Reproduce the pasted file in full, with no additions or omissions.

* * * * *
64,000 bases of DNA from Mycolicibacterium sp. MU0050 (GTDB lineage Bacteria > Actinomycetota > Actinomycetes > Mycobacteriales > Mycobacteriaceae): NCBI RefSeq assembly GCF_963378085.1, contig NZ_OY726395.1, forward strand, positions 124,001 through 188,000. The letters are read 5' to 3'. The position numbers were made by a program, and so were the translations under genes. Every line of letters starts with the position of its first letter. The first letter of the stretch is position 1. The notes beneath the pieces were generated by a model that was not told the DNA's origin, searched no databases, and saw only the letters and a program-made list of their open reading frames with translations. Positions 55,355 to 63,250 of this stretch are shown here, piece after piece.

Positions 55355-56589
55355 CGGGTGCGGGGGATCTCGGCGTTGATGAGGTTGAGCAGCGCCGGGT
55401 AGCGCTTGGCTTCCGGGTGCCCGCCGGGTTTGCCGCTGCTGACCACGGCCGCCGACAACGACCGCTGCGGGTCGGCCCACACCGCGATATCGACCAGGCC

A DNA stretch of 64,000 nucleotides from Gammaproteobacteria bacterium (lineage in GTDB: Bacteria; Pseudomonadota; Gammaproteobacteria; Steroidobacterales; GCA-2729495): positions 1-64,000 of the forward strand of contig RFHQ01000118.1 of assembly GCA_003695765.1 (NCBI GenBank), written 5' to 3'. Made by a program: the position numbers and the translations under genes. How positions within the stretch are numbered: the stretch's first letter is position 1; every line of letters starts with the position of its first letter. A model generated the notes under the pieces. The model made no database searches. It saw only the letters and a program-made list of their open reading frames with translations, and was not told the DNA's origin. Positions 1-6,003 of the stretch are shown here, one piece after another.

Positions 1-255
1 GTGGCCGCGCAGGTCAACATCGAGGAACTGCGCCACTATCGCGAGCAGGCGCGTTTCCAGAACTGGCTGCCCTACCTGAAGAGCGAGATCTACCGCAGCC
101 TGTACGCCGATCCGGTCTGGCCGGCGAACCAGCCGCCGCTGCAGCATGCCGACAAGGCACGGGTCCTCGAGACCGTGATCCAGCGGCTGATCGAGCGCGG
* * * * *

64,000 bases of DNA from Mycolicibacterium sp. MU0050 (GTDB lineage Bacteria > Actinomycetota > Actinomycetes > Mycobacteriales > Mycobacteriaceae): NCBI RefSeq assembly GCF_963378085.1, contig NZ_OY726395.1, forward strand, positions 124,001 through 188,000. The letters are read 5' to 3'. The position numbers were made by a program, and so were the translations under genes. Every line of letters starts with the position of its first letter. The first letter of the stretch is position 1. The notes beneath the pieces were generated by a model that was not told the DNA's origin, searched no databases, and saw only the letters and a program-made list of their open reading frames with translations. Positions 55,355 to 63,250 of this stretch are shown here, piece after piece.

Positions 55355-56589
55355 CGGGTGCGGGGGATCTCGGCGTTGATGAGGTTGAGCAGCGCCGGGT
55401 AGCGCTTGGCTTCCGGGTGCCCGCCGGGTTTGCCGCTGCTGACCACGGCCGCCGACAACGACCGCTGCGGGTCGGCCCACACCGCGATATCGACCAGGCC

A DNA stretch of 64,000 nucleotides from Gammaproteobacteria bacterium (lineage in GTDB: Bacteria; Pseudomonadota; Gammaproteobacteria; Steroidobacterales; GCA-2729495): positions 1-64,000 of the forward strand of contig RFHQ01000118.1 of assembly GCA_003695765.1 (NCBI GenBank), written 5' to 3'. Made by a program: the position numbers and the translations under genes. How positions within the stretch are numbered: the stretch's first letter is position 1; every line of letters starts with the position of its first letter. A model generated the notes under the pieces. The model made no database searches. It saw only the letters and a program-made list of their open reading frames with translations, and was not told the DNA's origin. Positions 1-6,003 of the stretch are shown here, one piece after another.

Positions 1-255
1 GTGGCCGCGCAGGTCAACATCGAGGAACTGCGCCACTATCGCGAGCAGGCGCGTTTCCAGAACTGGCTGCCCTACCTGAAGAGCGAGATCTACCGCAGCC
101 TGTACGCCGATCCGGTCTGGCCGGCGAACCAGCCGCCGCTGCAGCATGCCGACAAGGCACGGGTCCTCGAGACCGTGATCCAGCGGCTGATCGAGCGCGG